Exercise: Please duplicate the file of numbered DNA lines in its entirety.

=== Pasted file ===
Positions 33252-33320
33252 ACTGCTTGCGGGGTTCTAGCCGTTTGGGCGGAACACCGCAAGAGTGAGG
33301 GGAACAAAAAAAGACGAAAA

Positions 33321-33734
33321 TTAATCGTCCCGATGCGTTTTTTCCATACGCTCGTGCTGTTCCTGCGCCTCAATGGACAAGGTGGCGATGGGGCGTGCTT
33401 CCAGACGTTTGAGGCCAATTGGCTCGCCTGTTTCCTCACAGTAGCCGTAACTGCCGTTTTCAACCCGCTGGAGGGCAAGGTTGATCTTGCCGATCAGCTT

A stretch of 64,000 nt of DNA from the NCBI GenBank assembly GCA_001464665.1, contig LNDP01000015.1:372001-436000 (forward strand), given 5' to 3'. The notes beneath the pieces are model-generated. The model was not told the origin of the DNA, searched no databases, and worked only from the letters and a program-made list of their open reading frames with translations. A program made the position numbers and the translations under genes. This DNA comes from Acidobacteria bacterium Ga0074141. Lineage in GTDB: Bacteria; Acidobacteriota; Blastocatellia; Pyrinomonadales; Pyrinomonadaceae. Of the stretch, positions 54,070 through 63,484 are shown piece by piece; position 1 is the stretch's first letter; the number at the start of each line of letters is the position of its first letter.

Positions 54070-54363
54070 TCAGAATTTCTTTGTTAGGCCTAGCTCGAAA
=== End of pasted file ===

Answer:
Positions 33252-33320
33252 ACTGCTTGCGGGGTTCTAGCCGTTTGGGCGGAACACCGCAAGAGTGAGG
33301 GGAACAAAAAAAGACGAAAA

Positions 33321-33734
33321 TTAATCGTCCCGATGCGTTTTTTCCATACGCTCGTGCTGTTCCTGCGCCTCAATGGACAAGGTGGCGATGGGGCGTGCTT
33401 CCAGACGTTTGAGGCCAATTGGCTCGCCTGTTTCCTCACAGTAGCCGTAACTGCCGTTTTCAACCCGCTGGAGGGCAAGGTTGATCTTGCCGATCAGCTT

A stretch of 64,000 nt of DNA from the NCBI GenBank assembly GCA_001464665.1, contig LNDP01000015.1:372001-436000 (forward strand), given 5' to 3'. The notes beneath the pieces are model-generated. The model was not told the origin of the DNA, searched no databases, and worked only from the letters and a program-made list of their open reading frames with translations. A program made the position numbers and the translations under genes. This DNA comes from Acidobacteria bacterium Ga0074141. Lineage in GTDB: Bacteria; Acidobacteriota; Blastocatellia; Pyrinomonadales; Pyrinomonadaceae. Of the stretch, positions 54,070 through 63,484 are shown piece by piece; position 1 is the stretch's first letter; the number at the start of each line of letters is the position of its first letter.

Positions 54070-54363
54070 TCAGAATTTCTTTGTTAGGCCTAGCTCGAAA